Who will call the shots in the future?
How do we imagine the future? Where are the borders between the digital and analogue world? Will machines soon dominate human beings? And – what is it actually that makes us human? In Berlin, scientists and philosophers had a discussion in the panel series "Fokus@Helmholtz".
Panel Discussion: Enno Park , Chairman of Cyborg e.V., Raúl Rojas; Professor of computer science, specializing in artificial intelligence, Free University of Berlin; Christian Schwägerl, author and journalist; Janina Sombetzki, technic philospher, University of Kiel; Klaus Wiegerling, Institute for Technology Assessment and systems Analysis (ITAS ), Karlsruhe Institute of Technology. Moderator: Janine Tychsen
Christian Schwägerl, Journalist and author of the book “The Analogue Revolution” introduced the audience to the complex topic “Man-Machine” in his keynote address. He showed robots in short video clips that were always falling down in their attempts to imitate human activities, for example, by trying to open a door. This proved to be a good starting point for the discussion which made the approximately 100 participants laugh. It was clearly shown here that man is superior to machine. Is this an all-clear signal? Far from it!
Human beings are creating an entirely technological and digitalised world. Technology is no longer penetrating only individual aspects of our lives such as the energy sector or mobility; rather, it is penetrating all areas of life. Technology for everybody – linked everywhere all the time!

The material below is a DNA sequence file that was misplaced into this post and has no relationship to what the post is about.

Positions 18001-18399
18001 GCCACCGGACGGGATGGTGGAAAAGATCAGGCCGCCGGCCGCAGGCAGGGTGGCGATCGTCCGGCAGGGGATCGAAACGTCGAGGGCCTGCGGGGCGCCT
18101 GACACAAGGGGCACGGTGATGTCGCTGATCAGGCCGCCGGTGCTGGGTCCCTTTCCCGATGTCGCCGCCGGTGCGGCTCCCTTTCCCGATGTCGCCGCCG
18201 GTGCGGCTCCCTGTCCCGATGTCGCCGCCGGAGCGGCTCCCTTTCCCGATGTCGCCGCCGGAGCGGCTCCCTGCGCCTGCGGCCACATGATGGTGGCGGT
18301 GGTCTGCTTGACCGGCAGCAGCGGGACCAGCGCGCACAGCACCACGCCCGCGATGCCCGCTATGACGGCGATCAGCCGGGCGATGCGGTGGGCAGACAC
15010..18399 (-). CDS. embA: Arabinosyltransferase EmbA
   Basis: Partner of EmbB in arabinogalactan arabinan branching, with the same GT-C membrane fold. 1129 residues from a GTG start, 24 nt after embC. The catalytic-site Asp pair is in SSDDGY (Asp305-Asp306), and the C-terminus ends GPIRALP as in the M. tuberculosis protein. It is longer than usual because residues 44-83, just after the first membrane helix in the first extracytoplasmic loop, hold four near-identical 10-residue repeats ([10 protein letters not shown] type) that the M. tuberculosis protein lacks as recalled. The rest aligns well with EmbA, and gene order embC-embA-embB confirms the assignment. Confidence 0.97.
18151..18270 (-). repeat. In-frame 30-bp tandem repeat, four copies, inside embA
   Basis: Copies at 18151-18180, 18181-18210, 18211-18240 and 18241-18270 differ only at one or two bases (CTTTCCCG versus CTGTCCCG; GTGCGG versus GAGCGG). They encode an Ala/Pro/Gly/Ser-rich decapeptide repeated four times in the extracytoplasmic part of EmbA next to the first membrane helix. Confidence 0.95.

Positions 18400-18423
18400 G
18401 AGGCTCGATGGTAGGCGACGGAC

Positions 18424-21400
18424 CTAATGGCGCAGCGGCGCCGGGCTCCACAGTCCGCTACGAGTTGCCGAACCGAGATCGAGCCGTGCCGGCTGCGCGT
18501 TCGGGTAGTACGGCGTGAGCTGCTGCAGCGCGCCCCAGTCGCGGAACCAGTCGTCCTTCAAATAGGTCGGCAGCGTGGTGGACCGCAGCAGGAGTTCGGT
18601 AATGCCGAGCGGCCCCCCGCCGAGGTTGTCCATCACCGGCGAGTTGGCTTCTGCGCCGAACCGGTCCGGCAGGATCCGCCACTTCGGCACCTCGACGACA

In short, co-evolution between human beings and machines is now emerging. Previously assumed barriers between man, nature and technology are gradually disappearing. Or were they never there in the first place? Man is expanding his capabilities through technological advances, technical devices and digital developments. We live in digital ecosystems created by Apple, Google, Amazon, etc consisting of mobile telephones, tablet computers, laptops, computer programmes, e-books, music files, films as well as operating systems. Can we also attain the goal of digital humanism, about which the recipient of the Friedenspreis des Deutschen Buchhandels, Jaron Lanier, has been speaking? What Lanier understands as digital humanism is both the protection of intellectual property as well as the rights of every individual to his data in the internet. Or will the digital future be totalitarian and repressive? Is the web economy accelerating destruction of the environment, or is technology becoming an intermediary between man and nature? Through Web 2.0, the internet of things, and industry 4.0, we are increasingly enabling machines to communicate with one another. But is there now a threat that technology would one day do quite well without us and no longer need us?